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I stumbled upon a very weird bug and I can't explain why it happens. Imagine the following enum:

import java.awt.Color;

public class test {

    /**
     * @param args
     */
    public static void main(String[] args) {
        System.out.println(MyEnum.CONSTANT1.get());
        System.out.println(MyEnum.CONSTANT2.get());
    }

    private enum MyEnum {
        CONSTANT1(staticMethod1()),
        CONSTANT2(staticMethod2());

        private static final Color WHY_AM_I_NULL = new Color(255, 255, 255);

        private final Color color;

        private MyEnum(Color color) {
            this.color = color;
        }

        public Color get() {
            return color;
        }

        private static Color staticMethod1() {
            return new Color(100, 100, 100);
        }

        private static Color staticMethod2() {
            return WHY_AM_I_NULL;
        }
    }

}

The results when you run this are:

java.awt.Color[r=100,g=100,b=100]
null

The question is, why the second one is null?

Ammendment: If you put the WHY_AM_I_NULL in a private static class inside the enum, then it is initialized first.

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Ammended new observation –  m_pGladiator Aug 25 '11 at 10:12
1  
Also, if you try to use the constant directly, not through a method, Eclipse shows an error. That's not the case when using the static method. Even FindBugs doesn't show a problem! I think this deserves a warning at least –  m_pGladiator Aug 25 '11 at 10:29

4 Answers 4

up vote 12 down vote accepted

The problem is that all static fields (and enum instances count as such) are initialized in their declared order (specification). So when CONSTANT2 is instantiated, the field WHY_AM_I_NULL is still not initialized (and therefore null).

As you can't put the field before the enum instances, you have to find some other way of doing what you want (e.g., putting the field outside the enum class). If you tell us, what you really want to accomplish, one could make further suggestions.

Edit: If you put WHY_AM_I_NULL in a nested class, the fields of this class will be initialized as soon as the class is first accessed (i.e., in this case during the execution of staticMethod2).

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I just want to have a constant, that is used in the enum constant's initialization. It worked when I put the constant in a private static class inside the enum. The users of this Enum don't care about this inner constant and I don't want to have it declared more than once (or created more than once if you have it as a method that creates the color) –  m_pGladiator Aug 25 '11 at 10:17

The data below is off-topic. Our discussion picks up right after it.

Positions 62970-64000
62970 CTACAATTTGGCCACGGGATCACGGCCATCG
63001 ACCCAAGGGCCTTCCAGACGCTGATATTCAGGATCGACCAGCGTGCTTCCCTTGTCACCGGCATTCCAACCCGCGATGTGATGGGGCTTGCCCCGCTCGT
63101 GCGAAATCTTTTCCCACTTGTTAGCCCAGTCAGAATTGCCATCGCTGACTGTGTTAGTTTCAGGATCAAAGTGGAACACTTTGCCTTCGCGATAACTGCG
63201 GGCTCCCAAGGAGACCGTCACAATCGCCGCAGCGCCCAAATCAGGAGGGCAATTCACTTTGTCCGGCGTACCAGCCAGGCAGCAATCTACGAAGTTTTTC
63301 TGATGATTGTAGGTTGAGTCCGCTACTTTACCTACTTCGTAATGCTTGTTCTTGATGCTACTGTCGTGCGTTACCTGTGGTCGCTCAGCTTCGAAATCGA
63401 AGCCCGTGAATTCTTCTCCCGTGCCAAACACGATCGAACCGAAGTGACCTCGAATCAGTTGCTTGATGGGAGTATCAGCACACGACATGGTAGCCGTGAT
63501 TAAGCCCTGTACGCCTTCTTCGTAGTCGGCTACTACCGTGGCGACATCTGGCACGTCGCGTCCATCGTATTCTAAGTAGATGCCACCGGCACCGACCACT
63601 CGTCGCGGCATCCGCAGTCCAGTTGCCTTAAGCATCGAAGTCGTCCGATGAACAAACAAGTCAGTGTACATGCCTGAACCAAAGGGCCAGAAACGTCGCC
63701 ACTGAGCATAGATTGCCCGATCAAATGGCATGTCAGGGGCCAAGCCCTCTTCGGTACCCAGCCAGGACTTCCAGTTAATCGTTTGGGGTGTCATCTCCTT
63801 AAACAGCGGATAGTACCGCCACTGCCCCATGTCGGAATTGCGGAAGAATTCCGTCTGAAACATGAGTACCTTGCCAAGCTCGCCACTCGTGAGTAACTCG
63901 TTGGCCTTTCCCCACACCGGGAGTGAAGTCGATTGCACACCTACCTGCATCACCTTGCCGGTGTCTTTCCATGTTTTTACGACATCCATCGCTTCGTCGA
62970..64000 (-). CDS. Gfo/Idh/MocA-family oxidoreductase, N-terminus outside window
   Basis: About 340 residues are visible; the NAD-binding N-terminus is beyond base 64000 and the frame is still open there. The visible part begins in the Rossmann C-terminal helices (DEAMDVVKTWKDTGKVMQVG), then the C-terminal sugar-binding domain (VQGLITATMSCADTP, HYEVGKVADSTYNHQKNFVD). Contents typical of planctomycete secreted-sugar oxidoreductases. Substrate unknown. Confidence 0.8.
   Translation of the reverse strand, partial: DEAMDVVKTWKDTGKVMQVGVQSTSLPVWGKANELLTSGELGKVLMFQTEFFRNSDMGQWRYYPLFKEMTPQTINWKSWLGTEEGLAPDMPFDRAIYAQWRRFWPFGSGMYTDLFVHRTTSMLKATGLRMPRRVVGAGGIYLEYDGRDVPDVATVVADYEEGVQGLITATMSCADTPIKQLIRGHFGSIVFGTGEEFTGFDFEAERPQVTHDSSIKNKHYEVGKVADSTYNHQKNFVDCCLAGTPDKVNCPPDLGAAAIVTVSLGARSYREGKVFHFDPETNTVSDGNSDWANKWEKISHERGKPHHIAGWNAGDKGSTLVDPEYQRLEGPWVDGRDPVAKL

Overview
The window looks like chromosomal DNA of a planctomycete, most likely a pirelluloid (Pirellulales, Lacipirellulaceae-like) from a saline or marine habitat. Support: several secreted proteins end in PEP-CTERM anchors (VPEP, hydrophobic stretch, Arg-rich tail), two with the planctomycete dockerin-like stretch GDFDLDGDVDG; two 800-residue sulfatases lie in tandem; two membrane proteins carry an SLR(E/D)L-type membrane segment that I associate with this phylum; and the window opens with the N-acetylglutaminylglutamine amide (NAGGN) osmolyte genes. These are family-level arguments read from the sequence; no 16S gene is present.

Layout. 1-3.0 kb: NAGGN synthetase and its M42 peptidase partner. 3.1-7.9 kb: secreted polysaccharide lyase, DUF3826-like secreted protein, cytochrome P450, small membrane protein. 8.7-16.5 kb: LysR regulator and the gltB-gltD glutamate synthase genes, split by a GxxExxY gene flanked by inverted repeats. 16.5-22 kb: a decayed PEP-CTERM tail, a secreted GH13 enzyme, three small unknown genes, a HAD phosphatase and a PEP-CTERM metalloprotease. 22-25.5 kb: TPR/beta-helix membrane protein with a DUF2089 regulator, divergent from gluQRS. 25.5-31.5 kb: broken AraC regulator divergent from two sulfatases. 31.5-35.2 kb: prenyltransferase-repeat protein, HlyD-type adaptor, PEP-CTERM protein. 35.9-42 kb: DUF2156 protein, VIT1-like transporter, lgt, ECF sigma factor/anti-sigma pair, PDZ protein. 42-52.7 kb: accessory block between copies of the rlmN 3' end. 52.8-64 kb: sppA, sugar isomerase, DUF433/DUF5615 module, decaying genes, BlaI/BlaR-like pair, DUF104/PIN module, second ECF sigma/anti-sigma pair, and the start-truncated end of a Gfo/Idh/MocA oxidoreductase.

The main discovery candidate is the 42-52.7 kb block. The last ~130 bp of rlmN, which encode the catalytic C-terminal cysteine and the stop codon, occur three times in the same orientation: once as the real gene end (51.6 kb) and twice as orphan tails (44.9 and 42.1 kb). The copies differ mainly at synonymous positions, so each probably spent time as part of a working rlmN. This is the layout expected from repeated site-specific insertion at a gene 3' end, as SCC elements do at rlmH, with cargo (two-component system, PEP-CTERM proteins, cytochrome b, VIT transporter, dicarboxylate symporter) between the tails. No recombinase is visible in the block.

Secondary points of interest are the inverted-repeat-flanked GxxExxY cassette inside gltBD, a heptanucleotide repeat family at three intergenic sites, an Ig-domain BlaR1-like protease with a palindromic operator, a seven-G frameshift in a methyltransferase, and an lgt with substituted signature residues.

1  
In this case I would indeed use a static nested class as field-holder class. –  Philipp Wendler Aug 25 '11 at 10:23

Enums are the compiler feature. Actually compiler creates class named MyEnum that contains 2 public static fields CONSTANT1 and CONSTANT2 and other code.

Static initialization is done up-to-down, so the CONSTANT2 is created and is initialized before static variable WHY_AM_I_NULL. This is why WHY_AM_I_NULL is null when CONSTANT2 is being initialized.

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WHY_AM_I_NULL is null when staticMethod2 is invoked - this is how JLS specifies initialization

In a different sequence you'd get 100, 255 instead of 100, null:

private static final Color WHY_AM_I_NULL = new Color(255, 255, 255);
private enum MyEnum {
    CONSTANT1(staticMethod1()),
    CONSTANT2(staticMethod2());
    //...
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This is because the static fields (including enum values) are initialized in the order they appear in the file.

So CONSTANT1, and CONSTANT2 get initialized before WHY_AM_I_NULL, therefore CONSTANT2 is initialized with null.

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